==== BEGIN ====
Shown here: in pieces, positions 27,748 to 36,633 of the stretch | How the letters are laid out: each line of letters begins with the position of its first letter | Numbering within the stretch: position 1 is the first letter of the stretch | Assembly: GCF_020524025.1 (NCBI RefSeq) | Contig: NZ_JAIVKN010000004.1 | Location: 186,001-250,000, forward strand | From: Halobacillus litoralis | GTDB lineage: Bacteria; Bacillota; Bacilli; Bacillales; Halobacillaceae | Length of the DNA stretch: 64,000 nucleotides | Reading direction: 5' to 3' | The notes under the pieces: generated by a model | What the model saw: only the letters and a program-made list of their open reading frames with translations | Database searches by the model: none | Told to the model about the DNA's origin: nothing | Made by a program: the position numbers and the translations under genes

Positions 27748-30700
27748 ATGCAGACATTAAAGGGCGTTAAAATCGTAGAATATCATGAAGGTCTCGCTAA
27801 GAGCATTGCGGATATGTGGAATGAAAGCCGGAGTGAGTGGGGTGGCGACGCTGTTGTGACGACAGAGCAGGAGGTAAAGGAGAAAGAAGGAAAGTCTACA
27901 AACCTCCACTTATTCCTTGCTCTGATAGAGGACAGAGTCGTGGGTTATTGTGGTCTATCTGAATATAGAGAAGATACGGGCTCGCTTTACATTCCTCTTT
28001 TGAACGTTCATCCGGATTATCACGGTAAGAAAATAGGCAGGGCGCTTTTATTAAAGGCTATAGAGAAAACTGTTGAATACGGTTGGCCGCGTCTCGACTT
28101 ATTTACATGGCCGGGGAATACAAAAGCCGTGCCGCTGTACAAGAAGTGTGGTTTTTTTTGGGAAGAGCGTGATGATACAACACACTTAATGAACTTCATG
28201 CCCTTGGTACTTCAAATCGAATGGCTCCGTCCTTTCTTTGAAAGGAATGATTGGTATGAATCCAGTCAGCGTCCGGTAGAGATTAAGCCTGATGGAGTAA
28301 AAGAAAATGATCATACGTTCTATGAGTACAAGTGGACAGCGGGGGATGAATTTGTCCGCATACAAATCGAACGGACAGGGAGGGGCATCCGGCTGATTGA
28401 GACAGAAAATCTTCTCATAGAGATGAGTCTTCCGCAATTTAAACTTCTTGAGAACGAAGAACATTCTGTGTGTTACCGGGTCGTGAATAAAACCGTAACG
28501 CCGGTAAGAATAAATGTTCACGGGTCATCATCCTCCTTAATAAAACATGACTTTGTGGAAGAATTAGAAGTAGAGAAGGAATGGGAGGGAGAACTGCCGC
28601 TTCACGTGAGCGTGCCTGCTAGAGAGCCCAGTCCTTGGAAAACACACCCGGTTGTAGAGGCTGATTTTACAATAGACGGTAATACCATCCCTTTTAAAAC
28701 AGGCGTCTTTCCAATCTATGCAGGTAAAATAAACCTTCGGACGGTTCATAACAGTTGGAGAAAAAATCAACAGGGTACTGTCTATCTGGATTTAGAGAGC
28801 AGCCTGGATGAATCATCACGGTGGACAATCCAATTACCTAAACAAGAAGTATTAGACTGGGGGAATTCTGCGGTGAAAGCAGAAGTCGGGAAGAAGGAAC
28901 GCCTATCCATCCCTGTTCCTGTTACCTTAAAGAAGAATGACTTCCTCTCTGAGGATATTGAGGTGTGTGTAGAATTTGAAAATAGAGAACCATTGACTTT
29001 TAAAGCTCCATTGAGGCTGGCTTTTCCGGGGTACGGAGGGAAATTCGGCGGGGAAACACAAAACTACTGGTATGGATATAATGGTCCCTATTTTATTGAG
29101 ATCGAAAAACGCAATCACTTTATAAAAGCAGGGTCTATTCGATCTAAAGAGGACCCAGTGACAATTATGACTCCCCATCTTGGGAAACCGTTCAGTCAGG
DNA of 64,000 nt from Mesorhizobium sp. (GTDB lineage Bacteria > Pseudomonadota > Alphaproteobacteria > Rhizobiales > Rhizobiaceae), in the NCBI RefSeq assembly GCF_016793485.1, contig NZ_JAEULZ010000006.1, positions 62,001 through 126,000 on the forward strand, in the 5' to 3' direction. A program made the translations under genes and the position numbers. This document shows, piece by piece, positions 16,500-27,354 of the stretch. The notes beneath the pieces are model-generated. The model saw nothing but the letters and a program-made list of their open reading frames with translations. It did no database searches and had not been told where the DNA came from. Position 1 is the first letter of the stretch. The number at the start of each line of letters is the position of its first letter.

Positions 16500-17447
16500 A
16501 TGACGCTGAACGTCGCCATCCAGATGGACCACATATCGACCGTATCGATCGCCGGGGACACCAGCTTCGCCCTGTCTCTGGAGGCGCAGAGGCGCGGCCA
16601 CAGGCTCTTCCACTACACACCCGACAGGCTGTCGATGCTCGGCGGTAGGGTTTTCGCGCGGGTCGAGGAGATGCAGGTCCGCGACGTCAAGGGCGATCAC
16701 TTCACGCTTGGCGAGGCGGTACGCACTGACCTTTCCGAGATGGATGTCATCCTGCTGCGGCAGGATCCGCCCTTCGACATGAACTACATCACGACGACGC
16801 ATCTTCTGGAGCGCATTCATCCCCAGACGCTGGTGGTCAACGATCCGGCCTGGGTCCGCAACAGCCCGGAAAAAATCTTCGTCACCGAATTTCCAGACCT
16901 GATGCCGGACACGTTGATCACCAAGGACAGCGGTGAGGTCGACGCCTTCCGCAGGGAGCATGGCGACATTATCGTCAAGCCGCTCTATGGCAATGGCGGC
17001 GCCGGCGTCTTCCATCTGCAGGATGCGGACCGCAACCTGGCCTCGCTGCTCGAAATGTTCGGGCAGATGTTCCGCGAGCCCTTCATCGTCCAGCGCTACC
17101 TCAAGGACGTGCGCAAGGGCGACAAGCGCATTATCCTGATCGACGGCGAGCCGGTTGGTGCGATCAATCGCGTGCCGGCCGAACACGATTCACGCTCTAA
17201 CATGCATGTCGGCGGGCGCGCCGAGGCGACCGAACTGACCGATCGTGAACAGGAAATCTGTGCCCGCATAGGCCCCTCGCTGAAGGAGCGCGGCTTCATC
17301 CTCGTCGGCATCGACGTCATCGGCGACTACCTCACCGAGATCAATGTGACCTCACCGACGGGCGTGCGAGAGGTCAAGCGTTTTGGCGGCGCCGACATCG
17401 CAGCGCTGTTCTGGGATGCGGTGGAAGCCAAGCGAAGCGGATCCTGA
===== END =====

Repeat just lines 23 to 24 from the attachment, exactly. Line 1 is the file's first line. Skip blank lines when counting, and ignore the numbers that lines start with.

16701 TTCACGCTTGGCGAGGCGGTACGCACTGACCTTTCCGAGATGGATGTCATCCTGCTGCGGCAGGATCCGCCCTTCGACATGAACTACATCACGACGACGC
16801 ATCTTCTGGAGCGCATTCATCCCCAGACGCTGGTGGTCAACGATCCGGCCTGGGTCCGCAACAGCCCGGAAAAAATCTTCGTCACCGAATTTCCAGACCT